Visar Berisha and Julie Liss, professors of speech and hearing science at the university, compared transcripts of all 46 news conferences that Mr. Reagan held to the 101 sessions President George H. W. Bush held in his term.
The researchers assessed changes in the presidents' speech patterns with a new algorithm based on a technique used by others to analyze changes in writing by novelists.
In an interview, Dr. Berisha said he did not set out to study Mr. Reagan, but found he was the only individual with progressive dementia for whom long-term transcript information is publicly available. He chose Mr. Bush because he was most comparable in age to Mr. Reagan at the start of their presidencies, and both men served during roughly the same decade.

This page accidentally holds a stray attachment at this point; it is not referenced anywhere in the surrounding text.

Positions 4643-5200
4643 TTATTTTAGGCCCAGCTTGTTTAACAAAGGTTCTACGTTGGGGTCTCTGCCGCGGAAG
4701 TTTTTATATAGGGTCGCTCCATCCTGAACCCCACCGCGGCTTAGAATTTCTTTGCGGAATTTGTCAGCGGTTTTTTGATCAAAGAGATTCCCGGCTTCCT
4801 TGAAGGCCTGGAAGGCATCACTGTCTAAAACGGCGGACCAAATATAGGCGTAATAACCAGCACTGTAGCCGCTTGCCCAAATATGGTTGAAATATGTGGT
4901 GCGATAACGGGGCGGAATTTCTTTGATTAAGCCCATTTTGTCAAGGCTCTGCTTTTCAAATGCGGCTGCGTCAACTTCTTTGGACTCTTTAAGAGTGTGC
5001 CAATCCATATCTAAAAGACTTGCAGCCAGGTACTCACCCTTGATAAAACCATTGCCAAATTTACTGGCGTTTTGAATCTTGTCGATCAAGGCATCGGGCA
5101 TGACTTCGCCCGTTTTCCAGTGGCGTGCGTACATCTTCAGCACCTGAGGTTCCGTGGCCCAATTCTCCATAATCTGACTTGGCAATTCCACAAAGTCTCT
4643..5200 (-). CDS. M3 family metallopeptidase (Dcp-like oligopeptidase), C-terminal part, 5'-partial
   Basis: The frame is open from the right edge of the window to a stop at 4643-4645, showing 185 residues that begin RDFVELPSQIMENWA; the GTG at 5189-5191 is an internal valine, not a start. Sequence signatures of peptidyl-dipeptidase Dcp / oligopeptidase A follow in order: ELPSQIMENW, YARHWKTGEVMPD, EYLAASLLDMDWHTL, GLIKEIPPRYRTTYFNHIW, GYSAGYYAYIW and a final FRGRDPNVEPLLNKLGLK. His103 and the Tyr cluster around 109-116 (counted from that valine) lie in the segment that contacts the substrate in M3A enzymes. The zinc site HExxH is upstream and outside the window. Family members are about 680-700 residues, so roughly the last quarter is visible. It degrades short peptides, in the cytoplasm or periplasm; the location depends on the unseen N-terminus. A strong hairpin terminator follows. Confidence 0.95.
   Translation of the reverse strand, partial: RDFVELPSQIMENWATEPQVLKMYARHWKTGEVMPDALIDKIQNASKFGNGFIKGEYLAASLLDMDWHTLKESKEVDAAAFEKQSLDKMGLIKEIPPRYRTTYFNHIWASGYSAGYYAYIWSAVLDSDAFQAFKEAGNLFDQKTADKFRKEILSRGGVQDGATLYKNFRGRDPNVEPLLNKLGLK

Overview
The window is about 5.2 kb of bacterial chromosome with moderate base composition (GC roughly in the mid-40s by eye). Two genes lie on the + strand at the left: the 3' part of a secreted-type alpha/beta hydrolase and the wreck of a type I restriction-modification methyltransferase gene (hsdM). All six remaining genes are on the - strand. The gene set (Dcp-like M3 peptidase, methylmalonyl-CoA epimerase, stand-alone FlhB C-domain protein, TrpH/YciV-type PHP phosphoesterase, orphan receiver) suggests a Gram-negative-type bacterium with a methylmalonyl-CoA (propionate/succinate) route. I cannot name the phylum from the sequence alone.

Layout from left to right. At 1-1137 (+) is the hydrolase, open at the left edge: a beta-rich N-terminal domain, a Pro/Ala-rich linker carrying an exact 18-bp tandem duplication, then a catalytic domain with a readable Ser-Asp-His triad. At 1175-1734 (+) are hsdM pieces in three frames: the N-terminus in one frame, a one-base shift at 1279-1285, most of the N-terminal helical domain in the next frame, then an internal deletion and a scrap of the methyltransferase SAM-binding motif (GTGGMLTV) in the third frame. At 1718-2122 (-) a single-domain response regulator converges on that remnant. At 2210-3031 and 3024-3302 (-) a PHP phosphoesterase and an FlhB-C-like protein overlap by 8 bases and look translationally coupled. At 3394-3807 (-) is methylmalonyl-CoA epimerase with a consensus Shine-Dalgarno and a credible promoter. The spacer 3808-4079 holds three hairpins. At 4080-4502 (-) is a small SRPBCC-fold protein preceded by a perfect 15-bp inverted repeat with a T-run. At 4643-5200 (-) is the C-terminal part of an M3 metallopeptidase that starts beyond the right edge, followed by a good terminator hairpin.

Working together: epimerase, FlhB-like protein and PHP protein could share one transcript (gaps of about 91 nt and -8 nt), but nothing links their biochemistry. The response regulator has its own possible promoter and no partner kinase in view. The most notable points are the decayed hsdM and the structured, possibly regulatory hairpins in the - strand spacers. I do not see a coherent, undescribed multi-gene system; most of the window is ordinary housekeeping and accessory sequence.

Age and era are important issues for comparison because they can influence language measures. Mr. Reagan was 69 when he became president, and Mr. Bush was 64. Mr. Reagan died at 93 in 2004.
The researchers found no changes in the speaking patterns of Mr. Bush, who is not known to have developed Alzheimer's. But in Mr. Reagan's speech, two measures - use of repetitive words, and substituting nonspecific terms like "thing" for specific nouns - increased toward the end of Mr. Reagan's presidency, compared with its start. A third measure, his use of unique words, declined.
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The researchers' methodology was not designed to determine whether the changes were present in Mr. Reagan's rare early news conferences, Dr. Berisha said. Other factors - like a deliberate decision to reduce the complexity of his speaking style, or the injury, surgery and anesthesia from the assassination attempt made on him in 1981 - could account for the language changes they found, Dr. Berisha said.